While Tom Brady and Rob Gronkowski were getting treatment at the Thicket of Solitude that is the TB12 clinic (yes, we’re going heavy on the Saturday morning cartoon references today), the rest of the team got OTAs kicked off this week. And if you’re like some people and get confused watching college ball where it seems like any player can have almost any number, this year’s rookies all got assigned numbers that make zero sense, based on their positions.
Since this year’s Patriots free agency class all got, you know, normal numbers for what they’ll be doing, the rookies all wearing numbers in the 50s and 60s sticks out like an airball in pickup basketball. Is it some kind of rookie hazing thing? Is it just one more way for Bill to tell the NFL to go pound sand after the No Fun League ruined his fun with numberless jerseys? Did an intern fall asleep on the keyboard? WE NEED ANSWERS.
Fortunately, NESN’s Doug Kyed cracked the code Tuesday afternoon, and if you’ve ever played an Escape Game or a corn maze, you know the feeling of solving a puzzle and going “Really? That was the key this whole time?”
Here’s everyone’s jersey numbers, and you might be able to figure out why just by reading this in order:
50 OT Isaiah Wynn
51 RB Sony Michel
52 CB Duke Dawson
53 LB Ja’Whaun Bentley
54 LB Christian Sam
55 WR Braxton Berrios
58 QB Danny Etling
59 CB Keion Crossen
60 TE Ryan Izzo
61 WR Darren Andrews
62 DT John Atkins
63 DE Trent Harris
64 DT Frank Herron
65 CB J.C. Jackson
67 DB A.J. Moore
68 RB Ralph Webb
69 TE Shane Wimann
71 P Corey Bojorquez
There’s a couple things going on here, as Doug points out - one for the 2018 draft class, and one for this year’s undrafted free agents. Numbers 50-60 are this year’s picks in the order that they were drafted, and 56 and 57 are unofficially retired for Patriots greats Andre Tippett and Steve Nelson. Once you get to the 60s, it’s the undrafted free agents in alphabetical order by last name, just like your first day of high school. And no, Corey Bojorquez isn’t last because he’s a punter (we think, punters are people too), it’s because he signed after all the other UDFAs did.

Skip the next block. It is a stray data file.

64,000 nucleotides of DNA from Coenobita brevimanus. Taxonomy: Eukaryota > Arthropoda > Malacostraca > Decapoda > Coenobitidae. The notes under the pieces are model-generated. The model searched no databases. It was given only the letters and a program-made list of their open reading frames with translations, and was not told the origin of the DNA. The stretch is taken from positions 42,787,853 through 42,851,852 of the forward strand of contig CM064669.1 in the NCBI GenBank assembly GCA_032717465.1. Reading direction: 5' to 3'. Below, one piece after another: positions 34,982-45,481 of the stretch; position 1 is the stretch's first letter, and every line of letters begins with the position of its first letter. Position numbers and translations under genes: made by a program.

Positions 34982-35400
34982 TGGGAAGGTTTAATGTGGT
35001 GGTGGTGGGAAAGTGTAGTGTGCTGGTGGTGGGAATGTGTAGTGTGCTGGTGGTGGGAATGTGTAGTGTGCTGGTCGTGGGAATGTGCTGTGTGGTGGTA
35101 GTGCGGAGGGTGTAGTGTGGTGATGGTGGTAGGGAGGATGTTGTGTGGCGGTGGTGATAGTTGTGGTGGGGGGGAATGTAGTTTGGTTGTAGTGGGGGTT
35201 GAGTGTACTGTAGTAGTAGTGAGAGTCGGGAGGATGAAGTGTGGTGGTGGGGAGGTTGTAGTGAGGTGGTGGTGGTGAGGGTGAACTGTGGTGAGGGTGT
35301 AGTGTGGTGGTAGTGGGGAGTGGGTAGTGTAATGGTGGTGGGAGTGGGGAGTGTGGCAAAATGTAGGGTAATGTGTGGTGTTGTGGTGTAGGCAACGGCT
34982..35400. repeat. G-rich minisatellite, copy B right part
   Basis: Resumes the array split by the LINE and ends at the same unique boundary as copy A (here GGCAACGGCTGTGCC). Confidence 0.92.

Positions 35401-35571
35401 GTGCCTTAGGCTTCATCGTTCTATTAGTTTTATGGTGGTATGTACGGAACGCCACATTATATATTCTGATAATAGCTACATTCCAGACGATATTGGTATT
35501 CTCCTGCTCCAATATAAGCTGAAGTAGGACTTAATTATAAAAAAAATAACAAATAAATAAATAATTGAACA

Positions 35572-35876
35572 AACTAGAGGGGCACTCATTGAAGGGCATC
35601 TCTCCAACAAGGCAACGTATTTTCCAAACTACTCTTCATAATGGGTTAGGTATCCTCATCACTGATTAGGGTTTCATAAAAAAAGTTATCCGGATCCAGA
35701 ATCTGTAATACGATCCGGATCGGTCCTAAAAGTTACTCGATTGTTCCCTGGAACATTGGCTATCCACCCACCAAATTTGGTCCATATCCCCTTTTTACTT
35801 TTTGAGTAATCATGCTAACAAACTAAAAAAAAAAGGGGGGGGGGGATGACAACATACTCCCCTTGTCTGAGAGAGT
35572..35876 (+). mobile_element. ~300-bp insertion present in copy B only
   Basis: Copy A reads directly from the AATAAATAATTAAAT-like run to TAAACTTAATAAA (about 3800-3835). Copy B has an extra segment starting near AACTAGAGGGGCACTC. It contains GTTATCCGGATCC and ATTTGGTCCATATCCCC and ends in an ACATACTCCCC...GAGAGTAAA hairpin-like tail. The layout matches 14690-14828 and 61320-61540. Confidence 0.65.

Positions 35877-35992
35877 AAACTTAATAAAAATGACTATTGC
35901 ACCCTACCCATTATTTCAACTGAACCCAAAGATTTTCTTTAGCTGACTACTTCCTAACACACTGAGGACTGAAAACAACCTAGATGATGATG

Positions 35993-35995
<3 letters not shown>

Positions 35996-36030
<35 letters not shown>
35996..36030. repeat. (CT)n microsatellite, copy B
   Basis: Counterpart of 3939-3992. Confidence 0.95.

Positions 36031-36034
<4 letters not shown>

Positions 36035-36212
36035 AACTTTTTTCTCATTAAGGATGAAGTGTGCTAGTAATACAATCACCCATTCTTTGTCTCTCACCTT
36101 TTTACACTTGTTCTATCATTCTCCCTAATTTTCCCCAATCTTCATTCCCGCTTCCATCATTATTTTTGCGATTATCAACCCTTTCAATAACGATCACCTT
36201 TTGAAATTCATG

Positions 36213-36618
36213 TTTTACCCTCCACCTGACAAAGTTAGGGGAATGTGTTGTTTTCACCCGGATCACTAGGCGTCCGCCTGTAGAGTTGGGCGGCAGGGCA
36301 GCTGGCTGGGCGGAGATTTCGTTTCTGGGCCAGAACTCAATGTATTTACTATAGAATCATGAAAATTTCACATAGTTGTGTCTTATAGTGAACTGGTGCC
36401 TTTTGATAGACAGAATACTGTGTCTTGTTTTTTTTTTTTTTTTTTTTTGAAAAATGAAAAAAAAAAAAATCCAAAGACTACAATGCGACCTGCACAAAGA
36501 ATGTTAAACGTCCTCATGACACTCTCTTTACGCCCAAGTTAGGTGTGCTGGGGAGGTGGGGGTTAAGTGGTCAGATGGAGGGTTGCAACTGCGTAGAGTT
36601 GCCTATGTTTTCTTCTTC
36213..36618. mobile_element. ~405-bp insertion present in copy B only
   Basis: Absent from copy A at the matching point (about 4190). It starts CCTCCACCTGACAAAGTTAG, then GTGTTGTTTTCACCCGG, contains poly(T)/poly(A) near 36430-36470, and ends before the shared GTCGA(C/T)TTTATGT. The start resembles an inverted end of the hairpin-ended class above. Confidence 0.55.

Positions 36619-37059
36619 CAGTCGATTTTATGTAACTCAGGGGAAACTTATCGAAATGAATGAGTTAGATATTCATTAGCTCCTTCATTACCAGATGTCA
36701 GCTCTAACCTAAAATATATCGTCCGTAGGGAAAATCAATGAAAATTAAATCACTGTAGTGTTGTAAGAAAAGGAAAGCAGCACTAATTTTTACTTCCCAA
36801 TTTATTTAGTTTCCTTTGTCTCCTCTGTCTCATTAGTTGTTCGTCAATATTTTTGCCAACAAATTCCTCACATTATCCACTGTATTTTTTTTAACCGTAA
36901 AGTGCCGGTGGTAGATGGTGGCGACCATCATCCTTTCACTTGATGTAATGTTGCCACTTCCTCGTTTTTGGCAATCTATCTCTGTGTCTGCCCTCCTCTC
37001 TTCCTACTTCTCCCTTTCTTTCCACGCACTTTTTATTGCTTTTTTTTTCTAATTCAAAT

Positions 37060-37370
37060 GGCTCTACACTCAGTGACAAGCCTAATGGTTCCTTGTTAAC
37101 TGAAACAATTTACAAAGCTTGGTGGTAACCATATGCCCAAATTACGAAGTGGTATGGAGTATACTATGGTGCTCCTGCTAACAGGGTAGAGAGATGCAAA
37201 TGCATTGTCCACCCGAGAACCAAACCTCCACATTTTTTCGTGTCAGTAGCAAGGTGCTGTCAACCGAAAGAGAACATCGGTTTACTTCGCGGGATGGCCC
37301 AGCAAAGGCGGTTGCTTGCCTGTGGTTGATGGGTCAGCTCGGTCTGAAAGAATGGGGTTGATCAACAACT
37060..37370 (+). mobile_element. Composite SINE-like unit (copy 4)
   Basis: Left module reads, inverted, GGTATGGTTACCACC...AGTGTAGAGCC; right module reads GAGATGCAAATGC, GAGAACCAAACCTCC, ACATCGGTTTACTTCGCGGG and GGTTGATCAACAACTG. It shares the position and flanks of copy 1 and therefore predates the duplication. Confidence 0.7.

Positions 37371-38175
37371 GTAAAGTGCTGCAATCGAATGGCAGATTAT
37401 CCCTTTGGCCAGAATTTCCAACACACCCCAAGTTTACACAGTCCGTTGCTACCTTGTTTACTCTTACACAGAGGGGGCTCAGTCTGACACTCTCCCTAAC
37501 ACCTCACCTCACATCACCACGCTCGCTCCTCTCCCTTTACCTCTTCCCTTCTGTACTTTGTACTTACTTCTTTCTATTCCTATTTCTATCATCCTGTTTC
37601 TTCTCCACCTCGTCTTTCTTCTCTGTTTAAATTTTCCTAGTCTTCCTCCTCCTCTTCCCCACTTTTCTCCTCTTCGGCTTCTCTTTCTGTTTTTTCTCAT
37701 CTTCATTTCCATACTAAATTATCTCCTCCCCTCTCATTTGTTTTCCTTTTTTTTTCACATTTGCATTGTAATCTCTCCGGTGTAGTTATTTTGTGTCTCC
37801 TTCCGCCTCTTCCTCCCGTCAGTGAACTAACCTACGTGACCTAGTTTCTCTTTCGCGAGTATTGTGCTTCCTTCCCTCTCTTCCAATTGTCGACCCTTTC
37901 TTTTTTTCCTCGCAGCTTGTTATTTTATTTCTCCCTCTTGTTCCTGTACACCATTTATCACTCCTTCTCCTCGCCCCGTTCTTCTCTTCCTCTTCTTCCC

Belichick wasn’t exactly as chatty as he is about, say, punt protection, when someone asked about the number situation on Tuesday:
“Yeah, really not too worried about all the important stuff like that — numbers and what color gloves you wear and all that,” Belichick said. “That’s not really at the top of the list right now. Trying to learn football, trying to become a team, trying to get better each day, that’s really where our focus is.”
Safety Duron Harmon’s having some fun with it, though:
“I think it’s hilarious,” Harmon said. “But you got to get to know your teammates. And I think that helps too. All the rookies in between the 50s and the 60s, it’s harder to really know who you’re talking to. So, you’ve got to know them by face, know them by name. And it just helps the team grow and build.”
Ironically, that’s the exact same reason the Patriots started using - and then got banned from using - numberless jerseys in the first place. The whole point of that was to encourage communication and getting familiar with your teammates beyond just “OK, 57’s a linebacker, got it”. According to Pro Football Talk’s Michael David Smith, that’s an old trick that Bill the noted history buff picked up from Steelers coach Chuck Noll when Chuck was dominating the league in the 70’s and 80’s with the Steel Curtain crew on defense.
One more thing with the numbers: while most NFL teams have already given out some rookie numbers and are printing money selling jerseys for top picks like Baker Mayfield and Saquon Barkley by the truckload, the only Patriots rookie jersey on NFL Shop is a #1 jersey for Sony Michel and Isaiah Wynn, which, obviously, won’t stick for either of them. So if you want to rock Michel, Wynn, Duke Dawson, or any of the rookies, you’re just going to have to hang tight at least until training camp.
In the meantime, don’t be that guy that asks Bill Belichick why Tom Brady’s not at OTAs, because it most likely will not go well for you.